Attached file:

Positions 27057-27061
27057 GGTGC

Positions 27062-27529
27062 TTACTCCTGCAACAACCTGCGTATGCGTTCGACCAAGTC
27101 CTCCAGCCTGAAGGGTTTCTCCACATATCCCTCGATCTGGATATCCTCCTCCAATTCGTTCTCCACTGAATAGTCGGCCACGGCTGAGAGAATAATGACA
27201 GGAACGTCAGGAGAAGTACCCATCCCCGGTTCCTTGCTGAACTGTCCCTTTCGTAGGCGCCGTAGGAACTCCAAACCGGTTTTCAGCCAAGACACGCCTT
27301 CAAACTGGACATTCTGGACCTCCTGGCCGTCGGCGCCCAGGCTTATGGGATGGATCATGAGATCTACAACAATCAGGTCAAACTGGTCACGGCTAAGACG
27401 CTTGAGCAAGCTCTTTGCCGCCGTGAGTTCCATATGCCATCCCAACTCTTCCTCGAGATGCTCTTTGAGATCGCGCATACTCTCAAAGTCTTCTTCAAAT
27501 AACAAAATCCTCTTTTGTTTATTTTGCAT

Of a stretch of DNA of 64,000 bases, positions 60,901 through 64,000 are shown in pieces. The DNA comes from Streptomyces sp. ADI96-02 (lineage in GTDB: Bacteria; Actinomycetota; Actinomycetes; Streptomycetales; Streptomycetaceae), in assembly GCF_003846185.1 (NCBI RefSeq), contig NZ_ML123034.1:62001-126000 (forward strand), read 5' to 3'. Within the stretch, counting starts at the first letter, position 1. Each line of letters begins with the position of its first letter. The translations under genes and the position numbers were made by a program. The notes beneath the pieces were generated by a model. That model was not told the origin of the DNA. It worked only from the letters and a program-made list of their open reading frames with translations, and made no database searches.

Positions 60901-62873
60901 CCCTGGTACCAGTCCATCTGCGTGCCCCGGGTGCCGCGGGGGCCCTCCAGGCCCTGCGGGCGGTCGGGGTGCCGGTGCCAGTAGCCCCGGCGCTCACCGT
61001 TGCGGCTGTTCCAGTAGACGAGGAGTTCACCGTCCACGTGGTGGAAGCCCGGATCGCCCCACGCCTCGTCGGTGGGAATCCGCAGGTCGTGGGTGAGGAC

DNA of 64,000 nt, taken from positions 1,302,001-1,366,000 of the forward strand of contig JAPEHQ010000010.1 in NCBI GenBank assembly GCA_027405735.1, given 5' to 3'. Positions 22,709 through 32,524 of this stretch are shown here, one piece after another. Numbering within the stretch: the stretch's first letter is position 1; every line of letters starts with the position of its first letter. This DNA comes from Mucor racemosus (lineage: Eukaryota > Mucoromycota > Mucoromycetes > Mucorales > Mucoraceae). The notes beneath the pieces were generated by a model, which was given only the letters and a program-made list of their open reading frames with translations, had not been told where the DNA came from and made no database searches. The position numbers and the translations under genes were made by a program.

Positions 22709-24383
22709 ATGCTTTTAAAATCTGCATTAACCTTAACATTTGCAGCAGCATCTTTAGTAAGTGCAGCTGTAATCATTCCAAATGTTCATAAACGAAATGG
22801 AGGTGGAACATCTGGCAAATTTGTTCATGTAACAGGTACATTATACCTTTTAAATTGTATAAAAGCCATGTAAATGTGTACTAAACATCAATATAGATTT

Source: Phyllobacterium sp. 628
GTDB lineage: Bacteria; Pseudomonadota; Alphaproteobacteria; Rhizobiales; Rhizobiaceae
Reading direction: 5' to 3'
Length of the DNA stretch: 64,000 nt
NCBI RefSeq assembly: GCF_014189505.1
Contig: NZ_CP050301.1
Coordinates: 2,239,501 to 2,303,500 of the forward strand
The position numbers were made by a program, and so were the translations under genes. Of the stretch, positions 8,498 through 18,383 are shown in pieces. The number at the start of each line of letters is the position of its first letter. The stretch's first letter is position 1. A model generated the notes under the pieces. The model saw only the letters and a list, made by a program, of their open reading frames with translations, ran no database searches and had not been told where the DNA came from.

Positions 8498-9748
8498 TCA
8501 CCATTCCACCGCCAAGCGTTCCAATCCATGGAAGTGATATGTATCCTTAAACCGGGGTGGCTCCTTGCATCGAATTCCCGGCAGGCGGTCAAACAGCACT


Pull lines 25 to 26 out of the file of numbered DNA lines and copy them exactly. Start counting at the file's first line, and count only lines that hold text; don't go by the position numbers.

The position numbers were made by a program, and so were the translations under genes. Of the stretch, positions 8,498 through 18,383 are shown in pieces. The number at the start of each line of letters is the position of its first letter. The stretch's first letter is position 1. A model generated the notes under the pieces. The model saw only the letters and a list, made by a program, of their open reading frames with translations, ran no database searches and had not been told where the DNA came from.

Positions 8498-9748